Shift in ASEAN against Chinese buildup


ASEAN members are stepping up criticism of China’s island-building in the South China Sea. © Getty Images/Kyodo

SINGAPORE — Malaysia, Indonesia and others are stepping up criticism of China’s island-building in the South China Sea, abandoning previously neutral stances and potentially swinging the balance of opinion in the Association of Southeast Asian Nations against the regional heavyweight.

     Defense ministers from ASEAN members and observer nations including China, the U.S., South Korea, Australia and Japan will meet in Malaysia on Tuesday and Wednesday. It will be the first major international conference since the U.S. sailed a warship within 12 nautical miles of China’s man-made islands — an area that Beijing considers territorial waters. Both powers have supporters and opponents within ASEAN. Thus the talks will likely be the stage for the first public confrontation between the U.S. and China over the issue, as well as for campaigns to win over ASEAN as a whole.

     The bloc has so far kept its official position on the South China Sea buildup vague, seeking to maintain favor with both the U.S. and China. The 10 members themselves are split into three camps over the issue. The Philippines and Vietnam are embroiled in territorial conflicts with China in the area, and have thus sided firmly with the U.S. Indonesia, Malaysia and Singapore have remained neutral. The remaining five — Thailand, Brunei, Myanmar, Laos and Cambodia — have all sided with China, to varying degrees.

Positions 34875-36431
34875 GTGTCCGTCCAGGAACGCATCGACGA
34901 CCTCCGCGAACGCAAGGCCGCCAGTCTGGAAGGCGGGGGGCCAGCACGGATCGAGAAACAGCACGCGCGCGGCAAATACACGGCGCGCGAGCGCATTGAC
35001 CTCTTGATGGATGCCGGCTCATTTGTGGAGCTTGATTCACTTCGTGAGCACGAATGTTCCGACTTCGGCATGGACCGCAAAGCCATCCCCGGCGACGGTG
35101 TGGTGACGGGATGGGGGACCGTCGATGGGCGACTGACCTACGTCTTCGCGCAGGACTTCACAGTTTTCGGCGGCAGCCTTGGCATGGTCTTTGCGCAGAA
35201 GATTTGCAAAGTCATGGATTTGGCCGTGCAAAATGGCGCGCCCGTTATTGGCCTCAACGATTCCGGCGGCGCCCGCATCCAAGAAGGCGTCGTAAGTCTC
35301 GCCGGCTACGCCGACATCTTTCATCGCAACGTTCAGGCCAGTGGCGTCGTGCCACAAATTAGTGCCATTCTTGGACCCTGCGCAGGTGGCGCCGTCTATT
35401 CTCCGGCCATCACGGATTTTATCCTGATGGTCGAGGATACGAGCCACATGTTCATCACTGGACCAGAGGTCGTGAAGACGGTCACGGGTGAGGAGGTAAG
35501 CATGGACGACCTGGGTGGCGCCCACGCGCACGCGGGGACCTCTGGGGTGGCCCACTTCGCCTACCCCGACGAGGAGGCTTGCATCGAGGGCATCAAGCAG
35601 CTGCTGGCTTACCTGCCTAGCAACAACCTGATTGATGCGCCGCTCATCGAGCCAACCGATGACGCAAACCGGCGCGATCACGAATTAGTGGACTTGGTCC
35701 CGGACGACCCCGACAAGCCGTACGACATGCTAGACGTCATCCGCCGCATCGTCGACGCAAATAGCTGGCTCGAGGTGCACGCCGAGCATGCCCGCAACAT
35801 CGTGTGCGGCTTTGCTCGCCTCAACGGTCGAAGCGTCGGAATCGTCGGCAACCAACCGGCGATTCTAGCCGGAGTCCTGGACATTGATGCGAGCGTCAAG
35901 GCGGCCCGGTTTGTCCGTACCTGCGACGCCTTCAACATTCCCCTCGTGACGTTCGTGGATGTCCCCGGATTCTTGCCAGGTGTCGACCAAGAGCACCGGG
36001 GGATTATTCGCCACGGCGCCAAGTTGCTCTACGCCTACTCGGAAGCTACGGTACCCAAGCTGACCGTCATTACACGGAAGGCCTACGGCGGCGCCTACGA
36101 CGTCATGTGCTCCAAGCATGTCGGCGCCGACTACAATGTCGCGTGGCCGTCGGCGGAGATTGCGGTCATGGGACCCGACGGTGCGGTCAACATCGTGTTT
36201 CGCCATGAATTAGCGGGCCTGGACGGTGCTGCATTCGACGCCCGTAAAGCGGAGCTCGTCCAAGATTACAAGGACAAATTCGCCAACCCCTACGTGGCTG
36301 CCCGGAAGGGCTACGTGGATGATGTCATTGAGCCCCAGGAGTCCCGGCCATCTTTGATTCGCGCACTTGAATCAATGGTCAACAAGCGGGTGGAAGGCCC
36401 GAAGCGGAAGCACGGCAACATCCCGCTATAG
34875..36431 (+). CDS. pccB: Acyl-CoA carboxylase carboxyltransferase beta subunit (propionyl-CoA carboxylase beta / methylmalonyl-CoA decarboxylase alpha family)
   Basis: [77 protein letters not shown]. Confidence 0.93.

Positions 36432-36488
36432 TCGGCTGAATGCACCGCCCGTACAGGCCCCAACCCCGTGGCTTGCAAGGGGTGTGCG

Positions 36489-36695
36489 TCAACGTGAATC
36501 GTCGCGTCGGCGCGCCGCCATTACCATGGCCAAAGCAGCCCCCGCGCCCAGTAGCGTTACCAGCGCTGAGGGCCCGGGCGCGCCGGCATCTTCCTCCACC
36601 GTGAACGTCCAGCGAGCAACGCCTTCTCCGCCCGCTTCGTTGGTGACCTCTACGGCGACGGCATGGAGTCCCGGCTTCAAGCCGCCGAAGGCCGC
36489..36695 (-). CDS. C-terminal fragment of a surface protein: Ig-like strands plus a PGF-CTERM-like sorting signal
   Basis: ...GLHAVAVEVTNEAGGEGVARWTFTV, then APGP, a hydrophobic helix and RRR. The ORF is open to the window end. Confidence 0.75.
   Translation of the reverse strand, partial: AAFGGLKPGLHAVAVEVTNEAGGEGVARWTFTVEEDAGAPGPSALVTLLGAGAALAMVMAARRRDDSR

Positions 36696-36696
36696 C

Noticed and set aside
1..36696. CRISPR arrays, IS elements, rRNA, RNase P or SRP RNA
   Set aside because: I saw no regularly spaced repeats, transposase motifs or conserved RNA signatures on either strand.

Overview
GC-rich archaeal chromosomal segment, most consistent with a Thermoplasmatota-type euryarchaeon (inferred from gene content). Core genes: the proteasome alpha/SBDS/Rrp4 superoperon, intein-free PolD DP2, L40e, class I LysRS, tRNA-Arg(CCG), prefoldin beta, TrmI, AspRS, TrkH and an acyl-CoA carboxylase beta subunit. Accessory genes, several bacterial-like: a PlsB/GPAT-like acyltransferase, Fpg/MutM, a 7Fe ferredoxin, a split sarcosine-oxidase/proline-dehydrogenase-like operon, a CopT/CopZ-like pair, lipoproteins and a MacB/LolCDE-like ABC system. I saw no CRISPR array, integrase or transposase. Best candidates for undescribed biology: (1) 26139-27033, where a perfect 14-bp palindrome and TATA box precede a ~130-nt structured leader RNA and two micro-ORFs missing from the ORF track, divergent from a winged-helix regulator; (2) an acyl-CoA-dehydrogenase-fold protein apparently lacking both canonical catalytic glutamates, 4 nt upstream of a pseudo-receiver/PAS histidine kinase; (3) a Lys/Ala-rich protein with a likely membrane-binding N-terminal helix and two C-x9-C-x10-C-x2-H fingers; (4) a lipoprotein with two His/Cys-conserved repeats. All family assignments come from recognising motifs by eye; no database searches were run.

But as China’s expansion has moved into higher gear, previously neutral nations have begun pushing back. Indonesian President Joko Widodo spoke out against the building of military facilities on the man-made islands during talks Monday with U.S. President Barack Obama. “The two presidents expressed their shared concern about recent developments in the South China Sea that have increased tensions, eroded trust, and threatened to undermine peace, security, and the economic well-being of the region,” said a joint U.S.-Indonesia statement released after the meeting.

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